Fighting Force 64 Review

If you haven't played the PlayStation version, and you are only interested in the game because of your fond memories of playing Final Fight or Streets of Rage, you'd better rent this one first.

Fighting Force 64 is a boring beat-'em-up that doesn't offer anything more than its PlayStation counterpart - unless you count inferior sound and slowdown. If you haven't played the PlayStation version, and you are only interested in the game because of your fond memories of playing Final Fight or Streets of Rage, you'd better rent this one first.

You play as one of four characters: Hawk Manson, Ben "Smasher" Jackson, Mace Daniels, or Alana McKendrick. The characters have the same basic attacks, but they also have their own attributes and special moves. Playing the game basically consists of entering a new area, beating up all the generic bad guys the game throws at you, then moving on. There are seven different levels composed of 25 different stages. One nifty gameplay element that mixes the game up a bit is that you occasionally get to decide what level you'd like to go to next.

The only problem with the game is that once you've gone through a few levels, and you start seeing the same types of enemies and weapons over and over again, the game simply gets boring. You must stay in certain areas of a level until all the enemies in that section have been defeated. But there are a seemingly endless number of enemies for each section of the game, and they attack you in the same manner over and over again. This repetitiveness turns the game into mindless button pressing after a while. The method of attack from the beginning of the game to the end is basically the same: punch, punch, punch, or kick, kick, kick. The only strategy involved is avoiding letting your character get surrounded by multiple enemies.

Visually, Fighting Force 64 is on par with the PlayStation version, though it's not without its differences. The polygonal characters move realistically and look fairly detailed. The 3D environments look a little drab, but they manage to get the job done. The game does, however, suffer from some slowdown when too many objects and characters are on the screen at the same time. The slowdown is extremely noticeable when you are in a two-player game, and it is obvious enough to affect gameplay.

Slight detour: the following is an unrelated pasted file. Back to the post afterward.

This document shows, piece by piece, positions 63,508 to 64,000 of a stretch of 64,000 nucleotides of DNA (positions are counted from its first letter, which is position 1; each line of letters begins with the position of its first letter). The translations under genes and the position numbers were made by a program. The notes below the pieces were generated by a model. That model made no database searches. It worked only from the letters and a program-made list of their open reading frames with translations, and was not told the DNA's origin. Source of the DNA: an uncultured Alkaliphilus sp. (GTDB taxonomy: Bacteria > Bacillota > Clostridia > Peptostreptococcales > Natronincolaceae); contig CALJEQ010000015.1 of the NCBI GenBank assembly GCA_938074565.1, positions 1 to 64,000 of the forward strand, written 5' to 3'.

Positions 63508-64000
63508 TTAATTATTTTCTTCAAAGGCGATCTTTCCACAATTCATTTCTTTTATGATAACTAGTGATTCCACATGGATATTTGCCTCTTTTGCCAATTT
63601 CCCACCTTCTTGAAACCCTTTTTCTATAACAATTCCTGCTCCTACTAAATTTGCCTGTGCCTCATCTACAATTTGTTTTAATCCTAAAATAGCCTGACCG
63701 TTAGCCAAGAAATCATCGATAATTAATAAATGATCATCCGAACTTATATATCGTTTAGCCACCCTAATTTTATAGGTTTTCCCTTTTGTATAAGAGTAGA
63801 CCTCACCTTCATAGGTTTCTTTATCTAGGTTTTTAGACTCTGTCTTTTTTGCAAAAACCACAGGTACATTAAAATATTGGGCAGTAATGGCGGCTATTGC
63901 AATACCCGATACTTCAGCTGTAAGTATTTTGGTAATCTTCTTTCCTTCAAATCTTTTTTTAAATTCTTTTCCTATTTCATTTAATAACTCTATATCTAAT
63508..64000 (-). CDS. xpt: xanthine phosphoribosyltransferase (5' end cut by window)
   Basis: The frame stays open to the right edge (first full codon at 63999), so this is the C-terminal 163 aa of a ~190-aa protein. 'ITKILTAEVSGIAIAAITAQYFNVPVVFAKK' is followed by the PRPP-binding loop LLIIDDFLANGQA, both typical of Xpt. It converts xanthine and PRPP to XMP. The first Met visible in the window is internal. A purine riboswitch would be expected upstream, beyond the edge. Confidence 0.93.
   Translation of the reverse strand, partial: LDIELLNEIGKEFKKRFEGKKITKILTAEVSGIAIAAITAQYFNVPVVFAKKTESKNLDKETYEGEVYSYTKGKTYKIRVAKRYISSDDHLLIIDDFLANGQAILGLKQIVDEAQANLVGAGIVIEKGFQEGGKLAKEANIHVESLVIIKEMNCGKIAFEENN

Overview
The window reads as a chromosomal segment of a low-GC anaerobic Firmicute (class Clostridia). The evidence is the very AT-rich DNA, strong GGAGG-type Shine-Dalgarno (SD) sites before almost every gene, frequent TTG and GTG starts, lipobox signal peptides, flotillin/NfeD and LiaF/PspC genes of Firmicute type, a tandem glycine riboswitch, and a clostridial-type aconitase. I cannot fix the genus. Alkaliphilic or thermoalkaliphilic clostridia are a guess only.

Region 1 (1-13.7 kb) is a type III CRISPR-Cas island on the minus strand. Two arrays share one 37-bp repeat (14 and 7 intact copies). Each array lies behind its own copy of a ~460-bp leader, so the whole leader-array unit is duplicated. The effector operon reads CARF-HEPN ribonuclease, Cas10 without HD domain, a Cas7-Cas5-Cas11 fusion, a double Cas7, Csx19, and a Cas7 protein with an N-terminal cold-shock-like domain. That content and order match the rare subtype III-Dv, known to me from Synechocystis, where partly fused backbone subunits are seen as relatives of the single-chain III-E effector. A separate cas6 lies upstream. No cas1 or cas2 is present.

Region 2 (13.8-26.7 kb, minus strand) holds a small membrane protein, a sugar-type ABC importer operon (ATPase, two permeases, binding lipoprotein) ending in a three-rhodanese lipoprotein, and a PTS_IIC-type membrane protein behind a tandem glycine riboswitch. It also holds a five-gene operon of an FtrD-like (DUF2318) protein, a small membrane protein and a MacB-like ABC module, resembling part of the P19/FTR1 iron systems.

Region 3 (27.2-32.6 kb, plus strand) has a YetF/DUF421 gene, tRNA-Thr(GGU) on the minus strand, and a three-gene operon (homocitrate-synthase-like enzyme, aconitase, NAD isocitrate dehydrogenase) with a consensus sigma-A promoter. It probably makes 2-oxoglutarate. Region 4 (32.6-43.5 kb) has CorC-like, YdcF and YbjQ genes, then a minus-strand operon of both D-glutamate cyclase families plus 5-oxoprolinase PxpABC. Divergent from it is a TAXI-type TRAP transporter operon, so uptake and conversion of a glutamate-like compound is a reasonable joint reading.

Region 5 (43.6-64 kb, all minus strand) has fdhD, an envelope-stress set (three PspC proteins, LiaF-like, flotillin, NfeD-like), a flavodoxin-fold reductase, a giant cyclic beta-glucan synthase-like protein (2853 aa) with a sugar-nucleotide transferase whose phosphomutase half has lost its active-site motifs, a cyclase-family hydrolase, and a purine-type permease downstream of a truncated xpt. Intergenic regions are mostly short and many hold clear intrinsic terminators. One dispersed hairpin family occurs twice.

The camera view is, for the most part, always fixed from a diagonal three-quarter view that lets you see most of what's happening around you. The only problem we noticed regarding the camera happened during a two-player game. The view tried to shift from one character to another, causing nothing but confusion. The sound and music was poor and consisted of all the typical cheesy punch-and-hit sound effects that we've heard a million times before.

In the end, Fighting Force 64 is a lackluster game that could have been good if the designers had created different types of enemies and offered more attacks for both the playable characters and the enemies. But as it is, the game gets too boring, too fast. If you and a friend are looking for a new game to rent that lets you simply pound buttons, you might get a thrill out of Fighting Force for a night - anything beyond that and you're just throwing your money away.

The Good
N/A
The Bad
4
Poor
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hemu_hmu
hemu_hmu

i want to download the game of fighting force please help me please..............

Fighting Force 64 More Info

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  • First Released
    • Nintendo 64
    If you haven't played the PlayStation version, and you are only interested in the game because of your fond memories of playing Final Fight or Streets of Rage, you'd better rent this one first.
    6.7
    Average Rating139 Rating(s)
    Please Sign In to rate Fighting Force 64
    Developed by:
    Core Design Ltd.
    Published by:
    Crave
    Genre(s):
    Beat-'Em-Up, Action
    Content is generally suitable for ages 13 and up. May contain violence, suggestive themes, crude humor, minimal blood, simulated gambling and/or infrequent use of strong language.
    Teen
    All Platforms
    Animated Blood, Animated Violence